Why ESPN Park Factors Are Wrong

April 15, 2010

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An interesting thing about baseball is that every field is different.  The dimensions are different, the amount of foul territory is different, and the altitude is different (see Coors Field for a good example of this).

For this reason, baseball statistics must be taken in their proper context.  The typical way to do this is to calculate a “park factor” for a park and adjust a player’s statistics according.  ESPN has a page devoted to this.  However, their park factors are, for lack of a better word, wrong.  Let’s investigate.

The formula ESPN uses (using runs as an example) is:

((homeRS + homeRA)/(homeG)) / ((roadRS + roadRA)/(roadG))

 (RS = Runs Scored.  RA = Runs Allowed.  HomeG = Home Games.)

Here’s a very simple example:

Rockies 6, Padres 3 @ Coors Field

Rockies  4, Padres 2 @ Petco Park

The park factors for runs would be:



9/6 = 1.500



6/9 = .667

On the face, this looks pretty solid.  However, it relies on one flawed assumption: all teams are on a level playing field for road games.  However, this is not true.  Baseball has an unbalanced schedule in which you play many more games against teams in your own division that you do against teams in other division.  Your road stats will be affected by the fact that you play a disproportionate number of games in those parks.

To examine this flaw in greater detail, let’s construct a league as such.

National League – 16 teams

  • 8 teams play in parks that have a league average of homers allowed
  • 4 teams play in parks that allow 80% as many homers as the league average
  • 4 teams play in parks that allow 120% as many homers as the league average

The National League, as a whole, is thus neutral.

American League: 14 teams, whose parks average out to neutral.

My team plays in a park that allows a league average number of home runs.  For the sake of simplicity, let’s set this at 1 HR/game (total for both teams).

The four other teams in my division play in pitcher’s park that allow 80% as many homers as a neutral park (0.8/game).

Of the other eleven teams in the league, there are seven that play in neutral parks and four that player in hitter’s parks that allow 1.2 homers/game.

A typical unbalanced National League schedule has 72 games against divisional opponents, 75 against the rest of the league (6.82 games per team), and 15 against American League teams.  The last few numbers vary a slight bit due to the fact that there are more teams in the National league that the American League.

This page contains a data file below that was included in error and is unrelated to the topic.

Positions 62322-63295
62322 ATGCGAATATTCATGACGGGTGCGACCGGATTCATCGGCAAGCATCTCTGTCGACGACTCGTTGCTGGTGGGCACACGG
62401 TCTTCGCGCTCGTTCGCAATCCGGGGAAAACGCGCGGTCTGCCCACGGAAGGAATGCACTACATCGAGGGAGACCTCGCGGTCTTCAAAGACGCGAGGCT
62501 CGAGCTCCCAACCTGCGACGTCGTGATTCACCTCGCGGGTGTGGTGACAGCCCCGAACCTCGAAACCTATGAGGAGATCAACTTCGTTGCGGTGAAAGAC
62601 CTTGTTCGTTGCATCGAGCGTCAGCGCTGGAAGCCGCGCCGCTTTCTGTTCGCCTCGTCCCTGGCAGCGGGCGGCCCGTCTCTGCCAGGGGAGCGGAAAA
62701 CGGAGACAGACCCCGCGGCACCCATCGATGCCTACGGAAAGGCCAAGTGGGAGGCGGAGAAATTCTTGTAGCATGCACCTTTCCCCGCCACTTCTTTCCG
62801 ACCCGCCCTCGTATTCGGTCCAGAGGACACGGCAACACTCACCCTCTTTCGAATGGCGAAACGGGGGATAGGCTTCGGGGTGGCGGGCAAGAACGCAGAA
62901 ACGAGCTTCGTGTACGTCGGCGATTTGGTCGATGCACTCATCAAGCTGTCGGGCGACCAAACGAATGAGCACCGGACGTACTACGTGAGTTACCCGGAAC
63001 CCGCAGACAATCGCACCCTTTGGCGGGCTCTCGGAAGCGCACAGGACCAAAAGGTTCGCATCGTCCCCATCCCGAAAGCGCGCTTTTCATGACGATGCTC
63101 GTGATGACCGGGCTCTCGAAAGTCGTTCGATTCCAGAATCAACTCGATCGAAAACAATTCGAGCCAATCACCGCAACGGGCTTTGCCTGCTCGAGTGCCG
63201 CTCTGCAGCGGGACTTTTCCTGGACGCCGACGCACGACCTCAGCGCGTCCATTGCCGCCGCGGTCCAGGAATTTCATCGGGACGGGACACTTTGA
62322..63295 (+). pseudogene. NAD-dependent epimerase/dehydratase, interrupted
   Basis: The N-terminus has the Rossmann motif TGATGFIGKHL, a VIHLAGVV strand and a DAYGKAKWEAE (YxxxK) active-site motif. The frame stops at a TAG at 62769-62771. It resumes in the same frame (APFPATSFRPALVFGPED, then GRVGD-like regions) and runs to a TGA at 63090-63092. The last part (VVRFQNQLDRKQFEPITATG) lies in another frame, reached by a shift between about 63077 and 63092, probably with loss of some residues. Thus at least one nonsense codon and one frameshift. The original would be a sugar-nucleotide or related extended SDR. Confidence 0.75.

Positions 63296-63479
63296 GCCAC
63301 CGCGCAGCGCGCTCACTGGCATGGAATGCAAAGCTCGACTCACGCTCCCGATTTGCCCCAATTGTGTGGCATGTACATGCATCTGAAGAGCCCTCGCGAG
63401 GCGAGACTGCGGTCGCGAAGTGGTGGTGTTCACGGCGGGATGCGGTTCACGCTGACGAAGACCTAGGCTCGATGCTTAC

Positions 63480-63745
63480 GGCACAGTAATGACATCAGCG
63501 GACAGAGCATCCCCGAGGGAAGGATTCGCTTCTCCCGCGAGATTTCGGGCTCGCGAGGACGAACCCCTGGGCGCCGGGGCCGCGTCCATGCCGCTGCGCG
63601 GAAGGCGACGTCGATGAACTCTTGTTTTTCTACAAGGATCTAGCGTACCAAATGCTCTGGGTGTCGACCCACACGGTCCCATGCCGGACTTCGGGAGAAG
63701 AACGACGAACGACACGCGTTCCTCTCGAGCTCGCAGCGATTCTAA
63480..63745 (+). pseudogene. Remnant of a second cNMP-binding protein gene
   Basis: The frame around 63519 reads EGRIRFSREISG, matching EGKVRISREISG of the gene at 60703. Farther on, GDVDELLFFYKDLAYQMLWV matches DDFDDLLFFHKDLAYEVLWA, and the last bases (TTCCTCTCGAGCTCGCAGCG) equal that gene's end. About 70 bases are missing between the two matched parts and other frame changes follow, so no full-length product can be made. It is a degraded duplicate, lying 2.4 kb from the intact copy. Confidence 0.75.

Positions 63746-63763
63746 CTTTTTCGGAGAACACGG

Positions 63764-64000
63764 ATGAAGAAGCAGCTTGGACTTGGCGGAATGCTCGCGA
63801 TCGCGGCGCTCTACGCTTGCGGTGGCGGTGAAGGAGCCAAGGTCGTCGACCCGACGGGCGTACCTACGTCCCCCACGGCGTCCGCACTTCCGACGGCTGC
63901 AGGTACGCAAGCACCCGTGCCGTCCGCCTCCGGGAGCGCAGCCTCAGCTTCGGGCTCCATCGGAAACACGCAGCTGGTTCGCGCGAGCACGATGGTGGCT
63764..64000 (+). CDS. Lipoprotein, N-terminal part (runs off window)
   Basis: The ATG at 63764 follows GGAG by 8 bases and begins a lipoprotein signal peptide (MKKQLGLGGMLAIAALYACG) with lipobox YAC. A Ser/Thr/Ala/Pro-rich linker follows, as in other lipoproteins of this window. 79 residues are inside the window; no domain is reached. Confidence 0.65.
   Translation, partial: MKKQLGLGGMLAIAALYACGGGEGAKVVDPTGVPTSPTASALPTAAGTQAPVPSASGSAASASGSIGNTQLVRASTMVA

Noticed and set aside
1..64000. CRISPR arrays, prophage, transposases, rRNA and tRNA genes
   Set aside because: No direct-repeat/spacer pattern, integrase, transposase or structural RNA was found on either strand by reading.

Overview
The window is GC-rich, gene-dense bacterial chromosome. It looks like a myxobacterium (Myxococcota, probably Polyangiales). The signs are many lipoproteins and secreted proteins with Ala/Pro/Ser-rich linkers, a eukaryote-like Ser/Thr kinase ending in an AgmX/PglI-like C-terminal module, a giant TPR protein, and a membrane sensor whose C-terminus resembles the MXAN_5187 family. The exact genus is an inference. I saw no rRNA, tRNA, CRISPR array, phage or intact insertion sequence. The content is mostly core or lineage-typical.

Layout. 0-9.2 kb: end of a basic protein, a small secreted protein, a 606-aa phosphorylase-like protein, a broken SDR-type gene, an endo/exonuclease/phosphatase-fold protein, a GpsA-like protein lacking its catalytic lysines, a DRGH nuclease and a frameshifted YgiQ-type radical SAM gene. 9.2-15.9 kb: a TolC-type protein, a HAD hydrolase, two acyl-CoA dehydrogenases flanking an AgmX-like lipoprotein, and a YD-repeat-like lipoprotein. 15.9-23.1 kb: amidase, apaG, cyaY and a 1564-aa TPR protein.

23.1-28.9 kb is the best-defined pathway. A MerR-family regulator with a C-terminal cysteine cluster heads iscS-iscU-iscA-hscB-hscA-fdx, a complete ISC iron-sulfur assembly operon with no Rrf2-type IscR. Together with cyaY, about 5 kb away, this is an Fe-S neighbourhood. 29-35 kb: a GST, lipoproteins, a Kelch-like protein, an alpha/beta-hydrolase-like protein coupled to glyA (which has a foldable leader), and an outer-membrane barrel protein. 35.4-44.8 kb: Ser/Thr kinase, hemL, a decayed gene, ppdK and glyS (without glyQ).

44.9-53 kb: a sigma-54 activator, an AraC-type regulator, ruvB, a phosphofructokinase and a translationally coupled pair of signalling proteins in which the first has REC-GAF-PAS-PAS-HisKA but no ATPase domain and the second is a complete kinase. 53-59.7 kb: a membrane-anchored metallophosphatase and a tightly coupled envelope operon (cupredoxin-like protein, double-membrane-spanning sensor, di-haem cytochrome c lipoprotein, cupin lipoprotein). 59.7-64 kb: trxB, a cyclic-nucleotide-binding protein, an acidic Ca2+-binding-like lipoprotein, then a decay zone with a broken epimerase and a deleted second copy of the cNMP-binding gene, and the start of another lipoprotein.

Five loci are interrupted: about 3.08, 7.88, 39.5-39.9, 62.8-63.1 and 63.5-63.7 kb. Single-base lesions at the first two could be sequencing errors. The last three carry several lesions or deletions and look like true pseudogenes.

My unbalanced schedule will be constructed similar to this:

  • 81 games at home:  (81 games X 1.0 HR/game = 81 HR)
  • 36 games (half of the 72) at divisional parks:  (36 X 0.8 = 28.8 HR)
  • 3.41 road games (half the 6.82) against each of the 7 neutral park teams (3.41 X 7 teams X 1.0 HR/game = 23.87 HR)
  • 3.41 road games (half the 6.82) against each of the 4 hitter’s park teams (3.41 X 4 teams X 1.2 HR/game = 16.368 HR)
  • 7.5 road games against AL teams (half of the 15), assuming a neutral sampling of parks (7 games X 1.0 HR/game = 7.5 HR)

Home: 81 HR

Road:  76.538 HR

Calculated park factor: 81/76.538 = 1.058

The unbalanced schedule has made it appear that the neutral park is 5.8% easier to homer in – but it’s really not!  If you plop this exact same park into a division where the other teams play in hitter friendly environments, you’ll see the opposite effect – the ESPN park factor will suggest that the park is pitcher-friendly.

The ESPN park factors are OK for quick and dirty analysis, but take them with a grain of salt.  This is particular true when the parks within a division lean heavily one way – a park that goes against the grain in that division will have its own effect exaggerated.

One Comment (+add yours?)

  1. Squeaky
    Apr 15, 2010 @ 14:53:17


    I see you have an Engineering degree or possibly a Mathematics Doctorate. Trying to decipher that is about like trying to design a space shuttle. I prefer my analysis of beer.

    Micro Brew made in Fort Collins, CO = Good.
    Swill made in St. Louis = Bad

    I know that is some complex math, but try to keep up! =)


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